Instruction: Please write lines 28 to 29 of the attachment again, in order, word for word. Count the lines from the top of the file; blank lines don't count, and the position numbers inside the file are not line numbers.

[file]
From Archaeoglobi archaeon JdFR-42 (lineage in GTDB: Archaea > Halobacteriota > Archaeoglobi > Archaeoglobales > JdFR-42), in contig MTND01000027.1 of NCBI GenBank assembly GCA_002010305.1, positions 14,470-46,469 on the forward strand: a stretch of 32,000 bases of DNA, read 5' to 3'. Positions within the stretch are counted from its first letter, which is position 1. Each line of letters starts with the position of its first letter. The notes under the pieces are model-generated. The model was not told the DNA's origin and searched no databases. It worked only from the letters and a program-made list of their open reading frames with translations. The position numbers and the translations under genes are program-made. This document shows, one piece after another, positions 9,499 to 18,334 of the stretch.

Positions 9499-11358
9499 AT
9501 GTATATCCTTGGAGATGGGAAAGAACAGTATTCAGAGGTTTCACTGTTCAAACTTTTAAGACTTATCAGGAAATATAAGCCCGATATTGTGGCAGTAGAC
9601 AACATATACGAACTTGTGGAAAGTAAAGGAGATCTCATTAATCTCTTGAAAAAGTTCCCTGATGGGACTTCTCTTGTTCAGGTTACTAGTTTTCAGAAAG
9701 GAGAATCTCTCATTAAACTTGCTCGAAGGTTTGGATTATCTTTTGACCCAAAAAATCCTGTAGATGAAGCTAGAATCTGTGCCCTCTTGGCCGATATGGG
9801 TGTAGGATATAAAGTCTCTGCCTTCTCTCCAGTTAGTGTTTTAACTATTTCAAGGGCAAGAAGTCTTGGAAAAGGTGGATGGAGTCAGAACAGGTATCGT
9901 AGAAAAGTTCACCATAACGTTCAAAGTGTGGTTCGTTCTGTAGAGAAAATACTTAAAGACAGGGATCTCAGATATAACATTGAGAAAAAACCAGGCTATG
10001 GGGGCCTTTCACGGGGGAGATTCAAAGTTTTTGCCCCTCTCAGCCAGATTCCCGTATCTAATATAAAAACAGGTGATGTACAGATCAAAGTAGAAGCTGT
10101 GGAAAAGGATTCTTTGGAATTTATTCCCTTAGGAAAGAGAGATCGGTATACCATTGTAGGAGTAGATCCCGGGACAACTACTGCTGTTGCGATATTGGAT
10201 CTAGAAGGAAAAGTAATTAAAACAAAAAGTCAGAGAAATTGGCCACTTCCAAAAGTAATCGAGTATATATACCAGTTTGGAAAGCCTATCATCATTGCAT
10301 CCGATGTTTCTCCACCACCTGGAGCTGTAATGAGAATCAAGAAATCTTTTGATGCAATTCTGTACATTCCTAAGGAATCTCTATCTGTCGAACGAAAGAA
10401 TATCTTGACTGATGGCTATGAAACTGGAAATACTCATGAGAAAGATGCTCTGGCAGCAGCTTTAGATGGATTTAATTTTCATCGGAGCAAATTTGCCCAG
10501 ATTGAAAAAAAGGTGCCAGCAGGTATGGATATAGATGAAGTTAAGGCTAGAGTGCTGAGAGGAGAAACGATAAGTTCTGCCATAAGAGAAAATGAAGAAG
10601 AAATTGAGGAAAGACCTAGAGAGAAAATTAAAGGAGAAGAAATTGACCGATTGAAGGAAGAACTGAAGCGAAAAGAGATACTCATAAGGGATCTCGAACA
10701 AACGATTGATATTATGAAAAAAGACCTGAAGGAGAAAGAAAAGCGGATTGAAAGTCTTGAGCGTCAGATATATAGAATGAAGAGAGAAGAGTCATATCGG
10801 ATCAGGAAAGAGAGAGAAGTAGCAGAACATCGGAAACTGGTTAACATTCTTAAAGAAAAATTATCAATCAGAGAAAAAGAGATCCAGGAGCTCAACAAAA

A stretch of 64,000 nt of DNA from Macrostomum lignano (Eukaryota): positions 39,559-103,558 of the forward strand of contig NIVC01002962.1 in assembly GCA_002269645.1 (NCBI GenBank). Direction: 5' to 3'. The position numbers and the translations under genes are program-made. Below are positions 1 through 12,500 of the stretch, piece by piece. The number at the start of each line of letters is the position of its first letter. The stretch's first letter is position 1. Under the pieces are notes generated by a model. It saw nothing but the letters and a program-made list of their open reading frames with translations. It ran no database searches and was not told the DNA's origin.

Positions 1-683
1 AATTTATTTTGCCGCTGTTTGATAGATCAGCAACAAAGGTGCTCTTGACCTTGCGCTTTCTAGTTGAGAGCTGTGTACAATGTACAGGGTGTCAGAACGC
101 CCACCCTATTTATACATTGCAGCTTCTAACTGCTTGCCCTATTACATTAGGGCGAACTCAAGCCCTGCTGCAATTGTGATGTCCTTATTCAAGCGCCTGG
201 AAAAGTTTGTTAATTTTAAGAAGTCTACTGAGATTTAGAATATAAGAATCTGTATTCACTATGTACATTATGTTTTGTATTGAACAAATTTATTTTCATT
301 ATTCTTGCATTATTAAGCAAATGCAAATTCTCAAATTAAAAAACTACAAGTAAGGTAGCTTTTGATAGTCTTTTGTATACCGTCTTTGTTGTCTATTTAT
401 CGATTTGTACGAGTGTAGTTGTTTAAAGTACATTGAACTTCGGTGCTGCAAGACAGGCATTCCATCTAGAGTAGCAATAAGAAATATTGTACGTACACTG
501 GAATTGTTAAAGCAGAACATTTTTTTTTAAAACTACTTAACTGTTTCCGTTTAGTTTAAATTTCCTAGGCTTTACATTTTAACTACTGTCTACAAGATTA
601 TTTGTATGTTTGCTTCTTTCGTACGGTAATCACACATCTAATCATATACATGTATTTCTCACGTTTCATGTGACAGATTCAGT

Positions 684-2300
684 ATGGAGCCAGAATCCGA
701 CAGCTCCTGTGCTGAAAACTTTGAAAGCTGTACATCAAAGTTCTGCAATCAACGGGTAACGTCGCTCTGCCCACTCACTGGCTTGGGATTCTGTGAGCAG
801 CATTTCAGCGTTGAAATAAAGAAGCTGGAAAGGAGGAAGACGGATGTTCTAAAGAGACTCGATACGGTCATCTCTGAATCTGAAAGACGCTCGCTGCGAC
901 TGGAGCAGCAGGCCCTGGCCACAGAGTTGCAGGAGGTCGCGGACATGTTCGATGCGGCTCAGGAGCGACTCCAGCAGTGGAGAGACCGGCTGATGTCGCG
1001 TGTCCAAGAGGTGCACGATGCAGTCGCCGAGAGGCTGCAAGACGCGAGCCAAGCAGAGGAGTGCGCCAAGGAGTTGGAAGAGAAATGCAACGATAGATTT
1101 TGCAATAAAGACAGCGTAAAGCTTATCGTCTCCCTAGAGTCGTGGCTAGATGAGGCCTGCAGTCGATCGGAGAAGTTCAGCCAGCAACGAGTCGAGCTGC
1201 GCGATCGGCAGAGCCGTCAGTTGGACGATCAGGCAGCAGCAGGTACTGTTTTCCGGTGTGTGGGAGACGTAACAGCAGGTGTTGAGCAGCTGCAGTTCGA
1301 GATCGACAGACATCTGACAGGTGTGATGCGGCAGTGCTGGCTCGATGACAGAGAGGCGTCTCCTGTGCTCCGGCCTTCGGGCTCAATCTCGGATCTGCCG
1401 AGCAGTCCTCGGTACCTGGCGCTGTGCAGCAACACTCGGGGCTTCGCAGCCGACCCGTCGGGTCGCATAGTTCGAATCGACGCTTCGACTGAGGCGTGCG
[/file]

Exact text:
684 ATGGAGCCAGAATCCGA
701 CAGCTCCTGTGCTGAAAACTTTGAAAGCTGTACATCAAAGTTCTGCAATCAACGGGTAACGTCGCTCTGCCCACTCACTGGCTTGGGATTCTGTGAGCAG